One to Watch: Miranda Stone
- 2003 20 Mar
Miranda Stone, one of the kindest and most genuine people I’ve met, can seriously talk. Our interview, which was supposed to last 20 minutes, went on for more than an hour-and-a-half. But I enjoyed every minute. Not only is this 10-year indie veteran fascinating—from her interest in refinishing furniture, antique shopping and reading, to embroidery, do-it-yourself construction projects and painting—but she chases after her faith in Jesus with passion and conviction. She also isn’t afraid to ask herself—and God, for that matter—difficult questions. I don’t have the space necessary for everything we talked about, but if you want to know more of this Canadian’s thoughts, check out her first full-length studio release, 7 Deadly Sins (Grassroots).
CCM: There’s a reference in your bio about your music being influenced by Anne Lamott. What’s your favorite book by her?
MS: Traveling Mercies. It really allowed me to experience a different kind of conversion than most people have, and I just cheered. Lines like (laughs), “That was the year that I smoked a lot of pot,” just hit me about how different that was from how I grew up. I was thinking how often I’ve needed to learn by experience. That’s what I appreciate about Anne Lamott. She’s experienced a lot of brutal stuff.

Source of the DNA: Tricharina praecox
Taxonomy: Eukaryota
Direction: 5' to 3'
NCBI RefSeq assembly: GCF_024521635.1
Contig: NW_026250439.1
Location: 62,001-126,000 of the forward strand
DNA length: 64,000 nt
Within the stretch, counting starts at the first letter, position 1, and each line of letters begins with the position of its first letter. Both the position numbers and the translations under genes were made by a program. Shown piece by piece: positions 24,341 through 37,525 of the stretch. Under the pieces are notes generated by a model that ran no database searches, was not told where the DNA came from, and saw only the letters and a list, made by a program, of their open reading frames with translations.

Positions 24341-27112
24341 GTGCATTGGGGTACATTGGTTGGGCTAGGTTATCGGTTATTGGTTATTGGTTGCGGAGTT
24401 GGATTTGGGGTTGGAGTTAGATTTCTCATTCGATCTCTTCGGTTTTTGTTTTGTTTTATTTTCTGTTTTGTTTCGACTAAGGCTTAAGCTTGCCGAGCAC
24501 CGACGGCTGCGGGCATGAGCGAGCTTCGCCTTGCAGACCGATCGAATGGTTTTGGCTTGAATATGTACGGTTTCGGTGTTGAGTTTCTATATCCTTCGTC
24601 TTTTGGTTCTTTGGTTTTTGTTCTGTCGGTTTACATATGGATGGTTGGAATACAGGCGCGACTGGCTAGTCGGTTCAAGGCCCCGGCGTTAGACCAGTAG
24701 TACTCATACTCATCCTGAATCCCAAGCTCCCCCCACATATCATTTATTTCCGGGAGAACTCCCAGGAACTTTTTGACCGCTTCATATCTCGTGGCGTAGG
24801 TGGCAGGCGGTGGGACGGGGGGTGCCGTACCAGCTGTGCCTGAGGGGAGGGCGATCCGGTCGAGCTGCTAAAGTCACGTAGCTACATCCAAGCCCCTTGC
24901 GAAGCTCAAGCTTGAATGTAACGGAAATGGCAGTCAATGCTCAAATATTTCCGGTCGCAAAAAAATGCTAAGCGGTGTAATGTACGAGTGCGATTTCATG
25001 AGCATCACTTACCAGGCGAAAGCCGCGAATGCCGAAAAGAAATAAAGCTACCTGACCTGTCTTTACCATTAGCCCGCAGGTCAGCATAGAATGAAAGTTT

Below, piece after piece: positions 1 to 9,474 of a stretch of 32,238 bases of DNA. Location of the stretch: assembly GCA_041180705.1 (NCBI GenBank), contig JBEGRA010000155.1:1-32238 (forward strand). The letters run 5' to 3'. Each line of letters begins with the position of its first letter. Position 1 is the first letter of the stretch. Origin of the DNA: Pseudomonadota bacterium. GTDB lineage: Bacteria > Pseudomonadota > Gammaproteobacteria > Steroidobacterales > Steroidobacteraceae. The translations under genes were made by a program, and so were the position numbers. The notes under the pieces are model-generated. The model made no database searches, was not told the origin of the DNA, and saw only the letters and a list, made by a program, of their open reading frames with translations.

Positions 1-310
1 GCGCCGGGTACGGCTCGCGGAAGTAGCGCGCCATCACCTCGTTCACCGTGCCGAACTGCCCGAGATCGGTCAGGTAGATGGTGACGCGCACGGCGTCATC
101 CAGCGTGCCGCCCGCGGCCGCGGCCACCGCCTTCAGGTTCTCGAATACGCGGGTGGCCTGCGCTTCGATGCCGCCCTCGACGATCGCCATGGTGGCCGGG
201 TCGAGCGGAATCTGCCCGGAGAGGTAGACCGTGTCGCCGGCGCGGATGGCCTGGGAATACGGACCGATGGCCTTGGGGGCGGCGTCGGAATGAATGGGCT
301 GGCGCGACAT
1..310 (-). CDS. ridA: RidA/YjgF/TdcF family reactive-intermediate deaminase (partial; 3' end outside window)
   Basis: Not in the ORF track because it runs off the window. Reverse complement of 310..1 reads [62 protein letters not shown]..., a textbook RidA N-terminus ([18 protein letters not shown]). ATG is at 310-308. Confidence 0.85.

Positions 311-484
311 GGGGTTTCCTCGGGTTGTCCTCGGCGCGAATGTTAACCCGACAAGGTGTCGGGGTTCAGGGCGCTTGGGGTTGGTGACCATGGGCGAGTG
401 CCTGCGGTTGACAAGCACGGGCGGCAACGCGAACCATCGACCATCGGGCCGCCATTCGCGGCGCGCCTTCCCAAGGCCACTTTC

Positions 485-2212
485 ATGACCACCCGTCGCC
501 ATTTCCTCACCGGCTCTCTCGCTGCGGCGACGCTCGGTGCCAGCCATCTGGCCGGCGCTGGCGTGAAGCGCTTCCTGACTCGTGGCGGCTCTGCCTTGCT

CCM: Tell me about your childhood.
MS: In my own life, we were encouraged to pursue God. [Because I grew up] in that kind of environment, I [later] had to challenge a lot of what I was taught because I wanted to know if it was going to stick. Often, I really gripe and think that doubting Thomas [had the opportunity] to [see] Christ’s body. Lucky for him! But I realize in a different way, God has allowed me to fumble through some things and then figure them out on my own.
CCM: How has that played out in your life?
MS: I know I’m pushing the envelope on the cultural expectations of what Christianity is supposed to look like. But with the people I hang out with, there’s less emphasis on things many have hangups on—drinking, smoking, swearing—to thinking about things we’re really supposed to be known for, and that is genuine love and concern for our neighbor. The issue is: Why are so few people experiencing the love of Christ? I also see that a lot of Christian communities are operating in a weird double standard where they realize they won’t be able to get away with certain things. I’m finding that people like you or I “feel” people out, and once we figure out that they can handle it, we are ourselves. But when we need to, we avoid using certain types of behavior or language to appease other parts of the community. Is that a good way of dealing with this problem?
For more information on Miranda Stone, check out CCMmagazine.com.
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